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Thankfully, no such sexual shenanigans affronted us on Saturday. In fact, the only other living thing on the beach other than a desultory parliament of herring gulls was a lone figure scrutinising the foreshore for Paleolithic flint hand tools that we were assured sometimes turn up here. The walk’s turning point was probably somewhere in the shadow of Covehithe church, although we could not see its landmark tower from our position on the sand beneath the cliff. Having examined some of the evocative bleached tree stumps that decorate the beach here like Arts Council sculptures, looked at the ever-receding cliffs with their abandoned sand martin burrows and observed a solitary craft out to sea just as Sebald had done, we turned to face south. With Southwold’s low skyline now silhouetted on the brightening horizon we placed the North Sea/German Ocean to our left as we ruminated and slowly ambled our way back to Covehithe’s church within a church. In half a century or so, this may well be gone, a victim of the ferocious erosion that defines this coastline. Covehithe and its church will have vanished forever, living on only in memory and books – a place of legend.

Mildred Holland’s Seven-year Task

IMG_3824Mildred Holland was an unusual and determined woman. Not content with  being merely the new rector’s wife at St Mary’s, the parish church at Huntingfield in northeast Suffolk, Mildred took it on herself to singlehandedly repaint the ceiling of the church’s hammerbeam roof. This enormous labour took seven whole years between 1859 and 1866, a period in which spent she much of her time on her back atop scaffolding wielding a paint brush. First she painted the chancel, then the nave. A novice to church painting, Mildred was given some advice by E L Blackburne FSA, an expert on medieval decoration, but other than this and the help she received from workmen erecting the scaffolding she had no assistance whatsoever. Naturally, such arduous toil took its toll and Mildred died in 1878, a relatively young woman, not so many years after completing her task.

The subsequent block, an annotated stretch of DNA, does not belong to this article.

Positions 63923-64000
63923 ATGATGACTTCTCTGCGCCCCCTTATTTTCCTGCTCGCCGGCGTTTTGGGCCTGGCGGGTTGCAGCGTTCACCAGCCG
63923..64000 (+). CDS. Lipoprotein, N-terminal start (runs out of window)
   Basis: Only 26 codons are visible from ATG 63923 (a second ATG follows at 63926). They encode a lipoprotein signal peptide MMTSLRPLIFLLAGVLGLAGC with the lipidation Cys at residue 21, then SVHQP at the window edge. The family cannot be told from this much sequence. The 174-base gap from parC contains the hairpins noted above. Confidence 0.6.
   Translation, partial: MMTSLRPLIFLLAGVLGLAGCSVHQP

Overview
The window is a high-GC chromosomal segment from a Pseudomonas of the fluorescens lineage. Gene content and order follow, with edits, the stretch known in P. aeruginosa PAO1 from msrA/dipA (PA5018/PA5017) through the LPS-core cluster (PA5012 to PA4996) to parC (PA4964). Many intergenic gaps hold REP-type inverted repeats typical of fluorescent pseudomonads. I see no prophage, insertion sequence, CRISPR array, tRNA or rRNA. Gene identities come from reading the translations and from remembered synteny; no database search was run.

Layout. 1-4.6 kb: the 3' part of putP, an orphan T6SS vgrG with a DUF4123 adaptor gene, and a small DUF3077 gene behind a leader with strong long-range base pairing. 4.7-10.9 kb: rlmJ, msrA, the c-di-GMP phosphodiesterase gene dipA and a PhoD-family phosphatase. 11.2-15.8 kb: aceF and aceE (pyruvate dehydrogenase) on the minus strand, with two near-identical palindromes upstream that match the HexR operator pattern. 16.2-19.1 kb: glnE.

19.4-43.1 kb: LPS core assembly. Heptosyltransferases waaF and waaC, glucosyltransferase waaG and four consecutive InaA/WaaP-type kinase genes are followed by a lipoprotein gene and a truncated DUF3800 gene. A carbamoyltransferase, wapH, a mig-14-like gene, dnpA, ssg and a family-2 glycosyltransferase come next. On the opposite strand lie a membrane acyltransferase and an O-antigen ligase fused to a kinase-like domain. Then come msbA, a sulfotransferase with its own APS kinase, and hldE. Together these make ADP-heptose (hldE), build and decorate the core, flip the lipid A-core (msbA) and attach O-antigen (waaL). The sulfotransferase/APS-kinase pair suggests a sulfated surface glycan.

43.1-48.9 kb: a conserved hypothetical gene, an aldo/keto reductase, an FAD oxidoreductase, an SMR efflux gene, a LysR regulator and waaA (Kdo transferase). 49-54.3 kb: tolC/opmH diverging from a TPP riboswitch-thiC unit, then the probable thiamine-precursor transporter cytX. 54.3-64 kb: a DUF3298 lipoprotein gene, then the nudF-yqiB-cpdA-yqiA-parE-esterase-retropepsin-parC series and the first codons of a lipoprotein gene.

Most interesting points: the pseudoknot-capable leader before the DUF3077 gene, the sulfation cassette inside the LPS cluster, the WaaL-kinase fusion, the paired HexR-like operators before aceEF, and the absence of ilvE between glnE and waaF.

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There may be those who will find the roof decoration here far too bright for their taste –  the colours are brilliant and vibrant, the overall affect almost psychedelic. But if you have  a plentiful supply of pound coins  – there is a cash-hungry slot for inserting coins to supply short-lived electrical illumination – you can see for yourself the sort of church decoration that might have held illiterate medieval peasants in awe. True, Mildred’s work was a Victorian makeover but it was probably quite faithful to the original paint job – the bling of medieval church decoration was often far more garish than many of us imagine it to be.

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To find the church you must first venture down winding narrow lanes southeast of Halesworth in Suffolk, a modest adventure in its own right. There is a monument to Mildred and her husband in the churchyard close to the gate. The dedicated font cover, a sort of internal church steeple, is rather impressive too.

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St Mary’s, Huntingfield and the story of Mildred Holland makes an appearance in my new book Slow Travel Suffolk, a companion volume to the recently published Slow Travel Norfolk, although the book is by no means solely about churches, medieval decoration or single-minded determined women.